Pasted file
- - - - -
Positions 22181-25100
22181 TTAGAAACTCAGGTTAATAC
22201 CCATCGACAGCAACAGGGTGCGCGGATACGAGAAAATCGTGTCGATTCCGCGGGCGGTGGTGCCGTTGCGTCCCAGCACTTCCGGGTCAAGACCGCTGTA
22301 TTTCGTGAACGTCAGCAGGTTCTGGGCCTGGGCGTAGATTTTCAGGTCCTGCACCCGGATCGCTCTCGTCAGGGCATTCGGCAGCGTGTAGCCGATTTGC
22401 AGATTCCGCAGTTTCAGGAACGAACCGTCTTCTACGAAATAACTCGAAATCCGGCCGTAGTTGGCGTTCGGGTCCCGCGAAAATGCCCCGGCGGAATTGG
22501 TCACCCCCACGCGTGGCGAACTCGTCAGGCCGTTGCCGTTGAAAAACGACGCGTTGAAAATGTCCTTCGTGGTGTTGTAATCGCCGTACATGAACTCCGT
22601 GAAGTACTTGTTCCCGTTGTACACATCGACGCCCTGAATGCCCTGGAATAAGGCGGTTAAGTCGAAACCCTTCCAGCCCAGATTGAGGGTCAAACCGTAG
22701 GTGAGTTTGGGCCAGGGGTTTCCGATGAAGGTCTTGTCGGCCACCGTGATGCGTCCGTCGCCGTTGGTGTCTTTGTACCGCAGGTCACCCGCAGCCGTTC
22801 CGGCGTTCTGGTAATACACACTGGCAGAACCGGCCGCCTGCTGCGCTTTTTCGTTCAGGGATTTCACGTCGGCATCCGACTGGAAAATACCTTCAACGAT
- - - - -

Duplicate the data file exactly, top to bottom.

Positions 22181-25100
22181 TTAGAAACTCAGGTTAATAC
22201 CCATCGACAGCAACAGGGTGCGCGGATACGAGAAAATCGTGTCGATTCCGCGGGCGGTGGTGCCGTTGCGTCCCAGCACTTCCGGGTCAAGACCGCTGTA
22301 TTTCGTGAACGTCAGCAGGTTCTGGGCCTGGGCGTAGATTTTCAGGTCCTGCACCCGGATCGCTCTCGTCAGGGCATTCGGCAGCGTGTAGCCGATTTGC
22401 AGATTCCGCAGTTTCAGGAACGAACCGTCTTCTACGAAATAACTCGAAATCCGGCCGTAGTTGGCGTTCGGGTCCCGCGAAAATGCCCCGGCGGAATTGG
22501 TCACCCCCACGCGTGGCGAACTCGTCAGGCCGTTGCCGTTGAAAAACGACGCGTTGAAAATGTCCTTCGTGGTGTTGTAATCGCCGTACATGAACTCCGT
22601 GAAGTACTTGTTCCCGTTGTACACATCGACGCCCTGAATGCCCTGGAATAAGGCGGTTAAGTCGAAACCCTTCCAGCCCAGATTGAGGGTCAAACCGTAG
22701 GTGAGTTTGGGCCAGGGGTTTCCGATGAAGGTCTTGTCGGCCACCGTGATGCGTCCGTCGCCGTTGGTGTCTTTGTACCGCAGGTCACCCGCAGCCGTTC
22801 CGGCGTTCTGGTAATACACACTGGCAGAACCGGCCGCCTGCTGCGCTTTTTCGTTCAGGGATTTCACGTCGGCATCCGACTGGAAAATACCTTCAACGAT